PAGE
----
Saying he was angry about "personal attacks" and hoped to tell his side of the story, Mighty Duck President Tony Tavares still refused to explain precisely why Ron Wilson was let go as coach.
"You want to fix blame, OK, fix it on me," Tavares said Thursday. "But personal attacks have no business here."
Of his absence from Tuesday's news conference announcing the Ducks' decision not to renew Wilson's contract, Tavares said:
"I was not hiding. I had a prior engagement. I was not eating Snickers bars and soaking my feet in Ron's blood."
Tavares also said he did not insist that Wilson's contract not be renewed, and that his was one voice among many that agreed that Wilson was not the right man for the job. General Manager Jack Ferreira had the final say, according to Tavares.
"If I demand anything in this organization it will be carried out," Tavares said. "It was not a unilateral decision. I had an opinion and made it known to Jack. It was supported by Jack.
"I don't get involved in decisions on the ice. I have never called down or had a meeting after a game and said, 'You should or shouldn't have played this guy.' I have never done that.
"I am unqualified."
Turning to Ferreira, who also was present during an informal news conference at Anaheim Stadium, Tavares then asked:
"Did I come to you in November and demand that Ron be fired?"
Ferreira answered, "No."
Again asking Ferreira, Tavares said: "Did I ever come to you in four years here and demand that Ron be fired?"
Ferreira answered, "No."
But that's merely semantics. At one point during the 1995-96 season, the Ducks gave serious consideration to firing Wilson and his staff after the team went 3-9-3 in December.
Ferreira acknowledged changing his mind and retained Wilson, who was told at the end of last season the Ducks would offer him a contract extension beyond this season.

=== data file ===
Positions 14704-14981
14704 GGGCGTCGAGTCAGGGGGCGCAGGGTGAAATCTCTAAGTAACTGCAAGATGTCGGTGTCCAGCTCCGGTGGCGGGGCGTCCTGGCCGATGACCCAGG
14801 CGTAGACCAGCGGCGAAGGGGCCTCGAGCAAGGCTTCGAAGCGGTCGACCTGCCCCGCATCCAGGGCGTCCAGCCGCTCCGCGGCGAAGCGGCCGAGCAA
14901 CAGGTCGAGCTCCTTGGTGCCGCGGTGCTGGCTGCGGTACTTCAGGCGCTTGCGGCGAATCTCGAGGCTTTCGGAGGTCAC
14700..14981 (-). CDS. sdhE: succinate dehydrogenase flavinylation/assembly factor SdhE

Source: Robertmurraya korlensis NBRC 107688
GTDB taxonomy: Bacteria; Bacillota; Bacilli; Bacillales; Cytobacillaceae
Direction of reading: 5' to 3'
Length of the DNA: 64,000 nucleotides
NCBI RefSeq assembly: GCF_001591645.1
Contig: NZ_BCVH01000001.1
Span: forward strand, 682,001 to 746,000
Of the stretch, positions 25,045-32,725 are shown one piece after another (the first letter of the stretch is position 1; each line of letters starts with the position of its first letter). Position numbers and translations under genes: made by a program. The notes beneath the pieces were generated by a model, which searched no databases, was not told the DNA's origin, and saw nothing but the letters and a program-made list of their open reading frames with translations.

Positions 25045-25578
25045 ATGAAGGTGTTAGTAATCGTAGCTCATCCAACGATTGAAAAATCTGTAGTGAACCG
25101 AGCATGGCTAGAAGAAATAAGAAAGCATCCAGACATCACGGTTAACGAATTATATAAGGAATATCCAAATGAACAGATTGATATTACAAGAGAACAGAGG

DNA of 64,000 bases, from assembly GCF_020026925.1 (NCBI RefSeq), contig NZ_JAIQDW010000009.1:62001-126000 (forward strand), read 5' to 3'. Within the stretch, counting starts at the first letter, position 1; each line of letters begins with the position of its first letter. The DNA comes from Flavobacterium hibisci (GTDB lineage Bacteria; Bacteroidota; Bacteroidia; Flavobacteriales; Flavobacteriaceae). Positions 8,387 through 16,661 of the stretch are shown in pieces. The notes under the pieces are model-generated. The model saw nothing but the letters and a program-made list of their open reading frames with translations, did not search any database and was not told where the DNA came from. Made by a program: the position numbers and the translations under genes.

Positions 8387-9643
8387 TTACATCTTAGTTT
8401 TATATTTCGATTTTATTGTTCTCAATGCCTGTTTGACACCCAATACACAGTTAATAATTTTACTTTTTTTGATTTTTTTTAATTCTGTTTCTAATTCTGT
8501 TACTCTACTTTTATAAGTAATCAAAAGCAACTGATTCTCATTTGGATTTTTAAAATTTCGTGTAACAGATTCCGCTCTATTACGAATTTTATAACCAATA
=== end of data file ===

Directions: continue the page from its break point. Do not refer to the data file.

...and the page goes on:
Sources said Ferreira often acted as a buffer between Wilson and Tavares. Tavares was said to be especially angered by Wilson's comments about possibly coaching the Detroit Red Wings one day.
There were other issues, Tavares said, but he wouldn't address them Thursday, other than to repeat Ferreira's Tuesday statements that there were "philosophical differences."
"I had Jack speak to [Wilson] twice," Tavares said. "I went to him once personally. He and I had one confrontation the first year. Since then, there was nothing I would put into the category of a confrontation."
According to sources, Tavares entered the dressing room during the 1993-94 season and began to criticize players to Wilson, who was alone at the time. Wilson defended the players and the conversation became heated.
More recently, Tavares believed Wilson's involvement as coach of Team USA during the World Cup of Hockey last September hindered the Ducks' preparations for the 1996-97 season.
Eventually, Tavares and Ferreira realized they couldn't work with Wilson beyond the 1996-97 season, no matter how successful the Ducks were.
"We could have won the Stanley Cup and this decision still would have been made," Ferreira said. "Is that what you want to hear? This was going to blow up on us. It just wasn't going to work. It's like with a player. Can that guy help us? To me, it just wasn't going to work.
"It was not an emotional decision."
Said Tavares: "It's not an ego thing."
With roughly three weeks left in the regular season, Ferreira contacted Wilson's agent to make an offer for a new contract. At that point, Ferreira still wanted to retain Wilson.
Tavares apparently did not.
"If Jack asked my opinion with three weeks to go in the season, I would have said, 'No,' " Tavares said. "But Jack never asked me."
Now, Ferreira is fine-tuning a list of candidates to replace Wilson.
"I'm trying to get permission to talk to several people right now," he said. "I'm hoping to set up a few interviews for next week. I'm not going to talk to anybody just for some political reasons.
"I'd like to have someone with some [NHL] experience, either as a head coach or an assistant. I'd like somebody who's going to work with our young players. I'm not going to consider any college coaches."
Ferreira is believed to be interested in Don Hay, fired by the Phoenix Coyotes.